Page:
Shut Up Legs! My Wild Ride On and Off the Bike - Jens Voigt
"Cyclists around the world and of all ages will be grateful Jens shut up his legs but not his mouth. His hilarious, unique, instructive, always heartfelt stories from inside the peloton bring even more color to one of the most colorful careers in all of pro bicycle racing."
- Bill Strickland, editor-in-chief, Bicycling
"Going to a bike race with Jens is like going to a bike race with a poker player. Jens is always looking at his hand and seeing what he can do with it, for himself and for his team. Sometimes he might launch an attack and go for the win. Sometimes he might attack just for a couple of strategic bonus seconds. Sometimes he might attack to go after the best-climber jersey or some other smaller prize. Or perhaps he would start driving the pace after more than 180 kilometers of racing, simply to split up the field and set up one of his teammates. Regardless of the prize, he's always trying to make the most of what he's got, for himself as well as the team, always trying to make the most out of every situation with the cards hes holding at the time."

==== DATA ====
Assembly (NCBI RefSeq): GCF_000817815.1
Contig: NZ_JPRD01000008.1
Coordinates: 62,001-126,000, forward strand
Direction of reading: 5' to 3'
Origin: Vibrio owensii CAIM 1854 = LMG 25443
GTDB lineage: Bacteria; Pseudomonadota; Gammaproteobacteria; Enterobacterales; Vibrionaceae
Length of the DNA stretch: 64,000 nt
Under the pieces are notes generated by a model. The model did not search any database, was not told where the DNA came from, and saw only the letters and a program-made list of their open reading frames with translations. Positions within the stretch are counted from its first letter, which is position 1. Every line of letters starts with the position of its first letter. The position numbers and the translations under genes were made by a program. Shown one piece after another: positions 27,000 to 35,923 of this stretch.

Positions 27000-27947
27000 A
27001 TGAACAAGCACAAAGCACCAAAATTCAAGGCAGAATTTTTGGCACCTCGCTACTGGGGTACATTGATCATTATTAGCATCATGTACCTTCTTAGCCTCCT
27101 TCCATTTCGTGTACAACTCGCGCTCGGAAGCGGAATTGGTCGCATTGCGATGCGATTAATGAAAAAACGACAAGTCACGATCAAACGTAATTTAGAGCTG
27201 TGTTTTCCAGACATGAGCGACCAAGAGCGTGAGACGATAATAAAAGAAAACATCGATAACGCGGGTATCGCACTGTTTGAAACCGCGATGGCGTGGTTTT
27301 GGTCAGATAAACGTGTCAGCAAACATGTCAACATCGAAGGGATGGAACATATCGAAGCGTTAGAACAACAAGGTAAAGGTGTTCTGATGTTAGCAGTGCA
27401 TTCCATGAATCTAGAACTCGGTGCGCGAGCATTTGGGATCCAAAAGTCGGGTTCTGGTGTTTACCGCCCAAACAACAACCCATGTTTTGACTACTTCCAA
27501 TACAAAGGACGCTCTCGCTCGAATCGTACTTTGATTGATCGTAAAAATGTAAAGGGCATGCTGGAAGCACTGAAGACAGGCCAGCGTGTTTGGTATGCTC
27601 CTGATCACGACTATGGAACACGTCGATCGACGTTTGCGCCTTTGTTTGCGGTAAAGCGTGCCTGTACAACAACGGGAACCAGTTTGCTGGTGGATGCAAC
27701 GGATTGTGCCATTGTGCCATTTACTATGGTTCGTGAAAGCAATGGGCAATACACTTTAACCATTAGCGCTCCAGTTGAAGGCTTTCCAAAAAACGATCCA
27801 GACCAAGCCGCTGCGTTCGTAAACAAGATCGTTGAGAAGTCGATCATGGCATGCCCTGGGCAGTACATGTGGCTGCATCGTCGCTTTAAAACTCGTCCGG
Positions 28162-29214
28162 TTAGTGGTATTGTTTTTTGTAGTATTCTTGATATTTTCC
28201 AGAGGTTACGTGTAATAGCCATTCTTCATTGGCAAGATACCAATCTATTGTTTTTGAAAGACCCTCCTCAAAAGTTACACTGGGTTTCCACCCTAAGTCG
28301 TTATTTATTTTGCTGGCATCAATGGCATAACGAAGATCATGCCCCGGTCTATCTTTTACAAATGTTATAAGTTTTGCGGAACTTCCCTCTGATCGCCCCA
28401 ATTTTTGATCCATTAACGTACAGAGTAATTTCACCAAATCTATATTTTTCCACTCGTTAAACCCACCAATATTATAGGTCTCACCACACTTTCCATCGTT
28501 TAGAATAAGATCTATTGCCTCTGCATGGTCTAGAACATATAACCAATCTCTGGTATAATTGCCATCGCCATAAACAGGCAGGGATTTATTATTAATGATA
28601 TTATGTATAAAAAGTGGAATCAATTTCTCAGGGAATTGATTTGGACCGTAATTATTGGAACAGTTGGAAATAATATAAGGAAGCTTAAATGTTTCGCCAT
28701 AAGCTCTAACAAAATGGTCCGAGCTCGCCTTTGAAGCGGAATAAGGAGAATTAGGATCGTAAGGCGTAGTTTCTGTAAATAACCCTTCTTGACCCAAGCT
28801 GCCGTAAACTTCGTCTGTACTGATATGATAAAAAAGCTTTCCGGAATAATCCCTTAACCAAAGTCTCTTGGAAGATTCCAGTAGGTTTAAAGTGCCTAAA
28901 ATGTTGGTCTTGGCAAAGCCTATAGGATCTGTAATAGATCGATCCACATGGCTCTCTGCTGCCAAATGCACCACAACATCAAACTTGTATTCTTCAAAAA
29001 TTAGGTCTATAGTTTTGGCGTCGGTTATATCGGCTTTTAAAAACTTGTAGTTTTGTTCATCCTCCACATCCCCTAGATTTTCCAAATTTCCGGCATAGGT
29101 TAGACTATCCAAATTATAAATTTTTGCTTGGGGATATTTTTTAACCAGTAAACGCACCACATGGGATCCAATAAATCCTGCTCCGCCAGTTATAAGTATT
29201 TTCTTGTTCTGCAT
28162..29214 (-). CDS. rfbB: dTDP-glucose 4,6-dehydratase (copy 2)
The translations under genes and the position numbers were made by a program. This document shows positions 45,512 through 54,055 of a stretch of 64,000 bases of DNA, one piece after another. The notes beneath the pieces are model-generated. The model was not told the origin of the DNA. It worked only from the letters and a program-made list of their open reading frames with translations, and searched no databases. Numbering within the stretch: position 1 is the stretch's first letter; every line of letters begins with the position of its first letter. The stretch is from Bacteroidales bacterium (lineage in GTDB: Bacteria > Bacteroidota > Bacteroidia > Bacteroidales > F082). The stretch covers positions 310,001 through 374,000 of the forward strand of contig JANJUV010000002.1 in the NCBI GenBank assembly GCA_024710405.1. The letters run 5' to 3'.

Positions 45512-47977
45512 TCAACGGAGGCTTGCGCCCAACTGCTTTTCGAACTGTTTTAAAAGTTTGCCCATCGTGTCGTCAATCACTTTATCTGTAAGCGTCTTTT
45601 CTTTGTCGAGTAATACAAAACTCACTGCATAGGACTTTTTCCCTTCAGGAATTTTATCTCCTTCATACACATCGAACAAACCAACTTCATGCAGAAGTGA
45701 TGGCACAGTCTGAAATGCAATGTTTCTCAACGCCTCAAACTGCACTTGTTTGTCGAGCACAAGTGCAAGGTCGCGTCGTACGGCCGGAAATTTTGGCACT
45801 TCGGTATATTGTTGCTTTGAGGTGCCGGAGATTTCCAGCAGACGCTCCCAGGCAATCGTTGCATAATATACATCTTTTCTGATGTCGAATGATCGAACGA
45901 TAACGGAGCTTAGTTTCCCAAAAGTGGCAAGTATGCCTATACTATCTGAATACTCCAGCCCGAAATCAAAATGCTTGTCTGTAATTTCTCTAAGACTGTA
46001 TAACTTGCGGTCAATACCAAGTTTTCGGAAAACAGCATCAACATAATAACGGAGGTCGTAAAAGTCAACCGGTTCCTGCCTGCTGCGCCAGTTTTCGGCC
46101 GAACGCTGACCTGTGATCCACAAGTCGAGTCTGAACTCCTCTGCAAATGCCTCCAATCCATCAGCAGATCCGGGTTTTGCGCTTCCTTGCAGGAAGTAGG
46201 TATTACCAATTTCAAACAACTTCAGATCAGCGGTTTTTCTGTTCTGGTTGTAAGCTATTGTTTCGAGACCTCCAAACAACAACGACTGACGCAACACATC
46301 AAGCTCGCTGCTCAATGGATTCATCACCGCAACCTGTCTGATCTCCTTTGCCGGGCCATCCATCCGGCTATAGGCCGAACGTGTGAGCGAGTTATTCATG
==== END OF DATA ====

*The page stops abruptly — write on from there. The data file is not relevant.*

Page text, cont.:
- Lars Michaelsen, onetime teammate and sports director of Voigt, currently sports director on the Tinkoff-Saxo Bank team
"With Jens, there are just so many stories, because he was always there when you needed him. I don't know how many times our job would be to cover the early breakaways in a race, and he was always there. He was just relentless! When you're covering the early breaks, you have to follow all the attacks. Sometimes I would just need a break to recover. But when I would look up, Jens was still going! I swear he was attacking his own shadow sometimes! You just couldn't stop him!"
- Stuart O'Grady, former teammate of Voigt on GAN, Crédit Agricole, and CSC
"The one thing that never changed with Jens was his desire to win. It didn't matter if it was cross-country, soccer, or cycling--he always wanted to win! I'll never forget that. At the sports school we played a lot of soccer in the winter. And Jens always played to win. He was far from the best player on a technical level, but he was just running nonstop all over the field, trying to make a play. He just wouldn't give up. It didn't matter if we were four goals behind. Jens did not know how to give up. Defeat just was not a part of his vocabulary. And it still isn't today!"
- Jan Schaffrath, schoolmate of Voigt, former professional cyclist, Etixx-Quick-Step team director.